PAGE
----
SeaPerch provides students with the opportunity to learn about robotics, engineering, science, and math while building an underwater ROV as part of a science and engineering (STEM) curriculum. Following an already-designed curriculum, students learn how to how to build a propulsion system, develop a controller, investigate weight and buoyancy, learn to use various tools, and work together as a team while building the SeaPerch. This project is designed to generate awareness, interest, and eventual pursuit of careers in naval architecture and marine naval and ocean engineering.

Do You Have What It Takes to Do Air Defense?
by U.S. Army Aviation and Missile Research, Development, and Engineering Center
Section FP, Booth Number(s) 1518

Train like a soldier! The Avenger Table Top Trainer is a gunnery training device that uses a tactical look and feel handstation, touchscreen monitor with on-screen gunner’s station controls, realistic audio, footswitch, and 3D visualization of the terrain and enemy aircraft to simulate a battlefield from the seat of the Avenger’s turret/gunner station. As a trainee, you will learn to use the Avenger air defense system to acquire, engage, and shoot down hostile enemy aircraft.

New Horizons in Army Research
by Army Research Laboratory
Section NM-3, Booth Number(s) 313

Researchers at the U.S. Army Research Laboratory are solving some of our nation’s biggest challenges. They are considered vital in the worldwide technology battle to develop basic and applied research to enhance our Soldiers’ abilities and help protect the nation. ARL focuses its efforts in the areas of computational information sciences; human research and engineering; sensors and electronic devices; survivability and lethality analysis; vehicle technology; and weapons and materials research. Come see what we are about!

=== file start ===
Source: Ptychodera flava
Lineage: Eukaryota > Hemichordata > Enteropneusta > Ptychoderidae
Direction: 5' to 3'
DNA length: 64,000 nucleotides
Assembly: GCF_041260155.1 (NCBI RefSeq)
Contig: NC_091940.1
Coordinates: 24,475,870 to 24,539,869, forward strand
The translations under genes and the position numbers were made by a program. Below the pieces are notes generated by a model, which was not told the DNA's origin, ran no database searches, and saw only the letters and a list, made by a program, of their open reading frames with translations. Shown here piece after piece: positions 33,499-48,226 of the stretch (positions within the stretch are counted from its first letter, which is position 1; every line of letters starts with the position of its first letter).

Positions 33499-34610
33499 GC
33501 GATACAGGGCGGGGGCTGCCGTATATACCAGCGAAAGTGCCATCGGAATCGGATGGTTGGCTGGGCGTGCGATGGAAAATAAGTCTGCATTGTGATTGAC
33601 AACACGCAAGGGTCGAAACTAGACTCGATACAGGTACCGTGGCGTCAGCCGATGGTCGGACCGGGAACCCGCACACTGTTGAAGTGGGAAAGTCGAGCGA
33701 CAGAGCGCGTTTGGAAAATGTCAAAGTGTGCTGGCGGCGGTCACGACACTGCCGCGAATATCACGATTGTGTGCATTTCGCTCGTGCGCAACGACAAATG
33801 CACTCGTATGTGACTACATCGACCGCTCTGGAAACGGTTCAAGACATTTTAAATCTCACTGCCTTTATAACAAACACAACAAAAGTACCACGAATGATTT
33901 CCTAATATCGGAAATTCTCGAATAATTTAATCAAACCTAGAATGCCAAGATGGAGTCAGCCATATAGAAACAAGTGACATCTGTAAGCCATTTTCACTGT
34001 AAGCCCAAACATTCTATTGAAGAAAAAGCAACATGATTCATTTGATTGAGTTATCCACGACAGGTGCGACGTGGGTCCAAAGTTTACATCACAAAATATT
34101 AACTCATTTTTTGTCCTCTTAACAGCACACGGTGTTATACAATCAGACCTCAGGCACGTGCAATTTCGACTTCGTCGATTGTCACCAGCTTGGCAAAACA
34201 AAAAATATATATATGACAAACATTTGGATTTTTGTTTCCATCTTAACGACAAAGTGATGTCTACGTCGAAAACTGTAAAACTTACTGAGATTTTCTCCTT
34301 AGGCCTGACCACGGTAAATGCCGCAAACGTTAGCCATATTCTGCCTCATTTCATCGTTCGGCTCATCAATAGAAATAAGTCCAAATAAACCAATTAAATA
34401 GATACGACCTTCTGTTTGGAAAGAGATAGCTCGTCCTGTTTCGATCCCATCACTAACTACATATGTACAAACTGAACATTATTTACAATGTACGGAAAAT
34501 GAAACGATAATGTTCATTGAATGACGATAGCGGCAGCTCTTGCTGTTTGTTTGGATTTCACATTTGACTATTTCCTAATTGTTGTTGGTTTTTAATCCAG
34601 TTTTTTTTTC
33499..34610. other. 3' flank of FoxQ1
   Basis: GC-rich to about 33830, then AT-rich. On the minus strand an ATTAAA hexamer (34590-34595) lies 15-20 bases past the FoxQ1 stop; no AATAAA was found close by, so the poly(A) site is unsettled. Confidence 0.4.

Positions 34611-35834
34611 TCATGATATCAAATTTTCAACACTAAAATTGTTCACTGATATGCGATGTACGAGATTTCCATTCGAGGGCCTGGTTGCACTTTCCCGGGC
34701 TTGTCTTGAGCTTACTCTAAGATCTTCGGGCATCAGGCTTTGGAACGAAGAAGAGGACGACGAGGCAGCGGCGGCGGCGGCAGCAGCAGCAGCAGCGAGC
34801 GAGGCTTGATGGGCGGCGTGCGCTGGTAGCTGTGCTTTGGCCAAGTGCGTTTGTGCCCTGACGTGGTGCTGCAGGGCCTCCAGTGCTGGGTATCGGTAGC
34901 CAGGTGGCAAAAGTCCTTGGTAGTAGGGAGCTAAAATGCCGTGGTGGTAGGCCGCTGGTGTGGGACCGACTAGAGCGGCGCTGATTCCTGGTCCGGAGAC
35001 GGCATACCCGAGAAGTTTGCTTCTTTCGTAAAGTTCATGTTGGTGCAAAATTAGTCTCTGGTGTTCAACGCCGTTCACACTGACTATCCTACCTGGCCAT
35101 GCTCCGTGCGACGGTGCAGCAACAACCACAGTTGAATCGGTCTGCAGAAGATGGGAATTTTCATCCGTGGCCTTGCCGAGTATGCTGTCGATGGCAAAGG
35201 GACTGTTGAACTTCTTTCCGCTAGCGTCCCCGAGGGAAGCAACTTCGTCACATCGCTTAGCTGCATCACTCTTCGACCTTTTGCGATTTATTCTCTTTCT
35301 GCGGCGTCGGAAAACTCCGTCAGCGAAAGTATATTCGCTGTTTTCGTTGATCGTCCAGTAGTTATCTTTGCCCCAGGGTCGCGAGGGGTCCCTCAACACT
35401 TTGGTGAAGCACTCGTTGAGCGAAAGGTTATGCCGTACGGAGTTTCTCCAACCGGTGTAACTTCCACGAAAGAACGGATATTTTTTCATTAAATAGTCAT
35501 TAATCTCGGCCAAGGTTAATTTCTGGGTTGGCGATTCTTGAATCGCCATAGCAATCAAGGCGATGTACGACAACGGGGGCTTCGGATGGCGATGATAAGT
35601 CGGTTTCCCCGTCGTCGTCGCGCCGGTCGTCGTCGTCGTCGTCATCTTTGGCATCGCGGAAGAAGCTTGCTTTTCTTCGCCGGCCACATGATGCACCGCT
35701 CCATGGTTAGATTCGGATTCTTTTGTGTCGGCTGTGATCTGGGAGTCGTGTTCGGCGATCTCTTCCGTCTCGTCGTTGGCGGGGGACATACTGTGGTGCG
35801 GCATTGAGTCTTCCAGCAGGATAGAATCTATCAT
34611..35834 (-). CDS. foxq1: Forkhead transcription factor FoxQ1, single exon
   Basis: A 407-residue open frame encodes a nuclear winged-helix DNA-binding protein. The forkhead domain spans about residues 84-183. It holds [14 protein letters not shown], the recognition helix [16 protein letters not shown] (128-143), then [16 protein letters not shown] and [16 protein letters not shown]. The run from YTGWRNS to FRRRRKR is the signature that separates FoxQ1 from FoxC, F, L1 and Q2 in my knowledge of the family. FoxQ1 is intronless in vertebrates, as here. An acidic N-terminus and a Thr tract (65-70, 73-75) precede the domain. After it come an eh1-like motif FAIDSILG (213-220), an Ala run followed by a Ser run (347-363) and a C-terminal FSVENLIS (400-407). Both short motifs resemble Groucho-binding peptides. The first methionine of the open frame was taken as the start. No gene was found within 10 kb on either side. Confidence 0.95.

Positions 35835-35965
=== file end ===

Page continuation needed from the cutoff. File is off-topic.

Command a Battlefield
by U.S. Army Communications-Electronics Research, Development, and Engineering Center
Section FP, Booth Number(s) 1516

We will be demonstrating two of the Army’s most advanced technologies. With the Command and Control Multitouch Enabled Technology (COMET), you can control the battlespace with just the touch of a finger. You will be able to try out this multitouch, multiuser computing technology that allows you to directly manipulate digital objects with your hands in an extensible, intuitive, gesture-based framework. Then check out the next generation of body-wearable antennas, developed to provide the soldier with optimum communication capabilities in the battlefield without obstructing their movement or vision.

GEMS Program Make Science Fun!
by Walter Reed Army Institute of Research
Section NM-3, Booth Number(s) 315, 317

Junior High and High School students will be guided by near peer mentors (college students attending schools locally) through hands-on activities, where scientific concepts in Physics (Gauss Projectile, Catapults, Van der Graaf generator), Chemistry (double displacement reactions, making molecular models with play dough), as well as Technology and Computer Sciences (software Sequel, Lego Robotics) are discussed.

Robosub
by Office of Naval Research
Section NM-3, Booth Number(s) 300, 302